In the food court an employee at the Chinese Gourmet Express was twirling a toothpicked chunk of orange chicken between his fingers in an attempt to draw patrons. Two tweaked out tweakers in tie-dye paced in a semi-circle engaged in a dispute as to where they should eat, Subway or Sbarro. A few Hot Topic shopping preteens on a quest to locate ‘hip’ strolled by on youth’s greatest snipe hunt. A pot-bellied middle-aged woman in high-water jeggings, thin legs, pointy head, her body resembling the Tweedles from Disney’s Alice and Wonderland, sat reading a copy of Eat, Pray, Love, which she must have brought with her since there’s no longer a bookstore in the mall. Her bounty from Burger King resting on a tray in front of her: a large fry, order of onion rings, four packets of ranch, a whopper, soda, large strawberry shake, and some other corrugated meat patty in a bun. At the table to her right a father sharing some orange chicken with his son cracked open a fortune cookie and read it out loud, “Life – it’s best not to get too comfortable.”

Unlike most mall cafeterias with their abundance of nationally recognized restaurant chains, half of Bayshore Mall’s six restaurants are locally owned.  With the desire to fulfill an addiction of my own, I gravitated towards Nona’s Ice Cream for a cup of coffee. While making my Americano owner Wendy Davis informed me that Gold Rush Coffee used to be in the mall but the café in Borders put them out of business. When Borders went bankrupt last year the mall was left without a coffee shop. Davis seized the opportunity and added an espresso machine to her ice cream shop. “It’s not a mall if you can’t get coffee.” She said, as she handed me my drink. “I don’t know about the future of the mall, and I don’t know what to think about Walmart opening. All I really want is for more stores to open.”  I nodded and wished her the best.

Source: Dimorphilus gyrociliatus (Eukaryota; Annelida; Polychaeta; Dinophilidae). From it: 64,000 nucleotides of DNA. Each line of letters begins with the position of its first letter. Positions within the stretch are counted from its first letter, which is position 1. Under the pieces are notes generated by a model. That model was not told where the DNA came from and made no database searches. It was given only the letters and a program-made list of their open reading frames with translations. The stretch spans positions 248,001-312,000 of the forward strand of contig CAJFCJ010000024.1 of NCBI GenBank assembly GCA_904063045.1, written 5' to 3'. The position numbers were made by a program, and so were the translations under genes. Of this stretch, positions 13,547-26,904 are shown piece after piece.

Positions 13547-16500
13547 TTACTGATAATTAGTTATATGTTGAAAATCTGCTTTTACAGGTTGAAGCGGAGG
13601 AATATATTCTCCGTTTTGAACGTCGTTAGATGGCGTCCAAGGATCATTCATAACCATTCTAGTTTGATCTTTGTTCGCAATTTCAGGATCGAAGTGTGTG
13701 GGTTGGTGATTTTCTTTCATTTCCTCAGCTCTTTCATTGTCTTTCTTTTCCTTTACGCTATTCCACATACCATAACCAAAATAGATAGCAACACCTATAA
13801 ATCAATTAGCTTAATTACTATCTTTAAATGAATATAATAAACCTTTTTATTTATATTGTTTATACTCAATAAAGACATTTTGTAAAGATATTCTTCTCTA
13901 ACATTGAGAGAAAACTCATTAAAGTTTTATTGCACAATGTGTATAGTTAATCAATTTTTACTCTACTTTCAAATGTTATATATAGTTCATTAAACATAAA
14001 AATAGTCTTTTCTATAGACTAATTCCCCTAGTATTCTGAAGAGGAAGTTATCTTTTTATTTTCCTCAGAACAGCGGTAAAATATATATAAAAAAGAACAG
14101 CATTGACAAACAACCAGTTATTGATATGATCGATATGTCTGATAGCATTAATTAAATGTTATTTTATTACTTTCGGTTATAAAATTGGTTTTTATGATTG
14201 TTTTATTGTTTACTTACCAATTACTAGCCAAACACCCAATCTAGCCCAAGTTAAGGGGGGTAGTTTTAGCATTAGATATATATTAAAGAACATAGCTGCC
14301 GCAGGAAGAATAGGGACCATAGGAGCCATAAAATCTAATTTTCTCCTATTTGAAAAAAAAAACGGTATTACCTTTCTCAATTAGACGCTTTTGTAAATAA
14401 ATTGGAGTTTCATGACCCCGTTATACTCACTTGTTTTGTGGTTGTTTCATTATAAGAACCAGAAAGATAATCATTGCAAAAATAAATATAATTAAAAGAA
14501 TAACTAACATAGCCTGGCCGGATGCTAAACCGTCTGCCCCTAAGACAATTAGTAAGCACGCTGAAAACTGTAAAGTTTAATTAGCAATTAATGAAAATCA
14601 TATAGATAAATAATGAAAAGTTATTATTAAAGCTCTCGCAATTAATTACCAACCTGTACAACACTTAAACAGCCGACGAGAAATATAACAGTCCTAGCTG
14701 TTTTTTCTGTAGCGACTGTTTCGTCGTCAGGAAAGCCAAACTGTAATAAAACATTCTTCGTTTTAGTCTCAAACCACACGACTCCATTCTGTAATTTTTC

Past the food court the mall jots off in two directions like a stubby ‘T.’ As you stand in the center of the mall facing the former home of Old Navy, now filled with inflatable ‘bounce houses’ for children to flail upon, Kohl’s is the anchor store to the left (It was originally Mervyn’s, until the company went bankrupt in 2008). In fact, Clare’s, Wet Seal, Spencer’s Gifts, and RadioShack are the last remaining stores on the left half of the mall. The only signs of life on the walk up to Kohl’s was the jingle of janitors’ keys on hips and a gate being locked at the previous location of Payless Shoes.

With Gottschalk’s, JC Penny’s, and Border’s now closed – and Walmart still under construction – Sears and Bed, Bath, and Beyond are the surviving anchors to the right. Even Just a Buck has gone under. Between the defunct Borders and Gottschalks rests the busiest place in the mall, the playground. Parents of all dispositions come with the sole purpose of letting their children play on the slide and plastic playground amenities. As I walked past a teenage mother was chasing her three year old around the slide while a couple dads and a half dozen mothers hunched across the surrounding benches.

I sucked down my coffee near Mrs. Field’s Cookies, which has survived as the only place for mid-mall snacking solely because of its proximity to the playground. As I sat there, I couldn’t help but feel a looming sense of uncertainty. Looking around, I’m not the only one having a brush with such a thought. It’s on several faces of shoppers passing through as though we’re all watching the tide go out after a tsunami warning.

When I was younger malls, with their stale air and blatant corporate grinding, used to leave me feeling displaced. Now memories of a packed mall on holidays and the once clean and controlled environment have done so. The Bayshore Mall was never the kind of  place to see people shopping at Tiffany’s or working this season’s Chanel pumps while carrying a toy poodle in a Gucci handbag. Nonetheless, it used to be a safe and predictable engine of consumerism, the tip of suburbia’s flame, burning hot, burning bright, vibrantly unaware of the destruction and limited fuel below. Now the tip of the flame is in the red and no one knows if it’s best to let it burn out.